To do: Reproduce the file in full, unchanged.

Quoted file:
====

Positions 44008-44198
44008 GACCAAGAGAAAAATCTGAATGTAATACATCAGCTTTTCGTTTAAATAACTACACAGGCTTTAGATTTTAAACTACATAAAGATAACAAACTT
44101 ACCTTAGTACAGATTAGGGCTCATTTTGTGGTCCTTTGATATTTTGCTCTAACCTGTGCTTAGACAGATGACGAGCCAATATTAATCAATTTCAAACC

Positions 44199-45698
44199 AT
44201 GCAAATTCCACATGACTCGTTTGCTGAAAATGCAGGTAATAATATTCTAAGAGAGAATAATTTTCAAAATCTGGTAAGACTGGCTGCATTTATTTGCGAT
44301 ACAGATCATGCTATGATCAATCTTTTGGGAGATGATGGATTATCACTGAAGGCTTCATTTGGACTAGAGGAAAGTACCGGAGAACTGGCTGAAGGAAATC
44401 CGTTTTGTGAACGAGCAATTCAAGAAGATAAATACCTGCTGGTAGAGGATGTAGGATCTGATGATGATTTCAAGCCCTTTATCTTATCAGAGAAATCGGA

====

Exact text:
Positions 44008-44198
44008 GACCAAGAGAAAAATCTGAATGTAATACATCAGCTTTTCGTTTAAATAACTACACAGGCTTTAGATTTTAAACTACATAAAGATAACAAACTT
44101 ACCTTAGTACAGATTAGGGCTCATTTTGTGGTCCTTTGATATTTTGCTCTAACCTGTGCTTAGACAGATGACGAGCCAATATTAATCAATTTCAAACC

Positions 44199-45698
44199 AT
44201 GCAAATTCCACATGACTCGTTTGCTGAAAATGCAGGTAATAATATTCTAAGAGAGAATAATTTTCAAAATCTGGTAAGACTGGCTGCATTTATTTGCGAT
44301 ACAGATCATGCTATGATCAATCTTTTGGGAGATGATGGATTATCACTGAAGGCTTCATTTGGACTAGAGGAAAGTACCGGAGAACTGGCTGAAGGAAATC
44401 CGTTTTGTGAACGAGCAATTCAAGAAGATAAATACCTGCTGGTAGAGGATGTAGGATCTGATGATGATTTCAAGCCCTTTATCTTATCAGAGAAATCGGA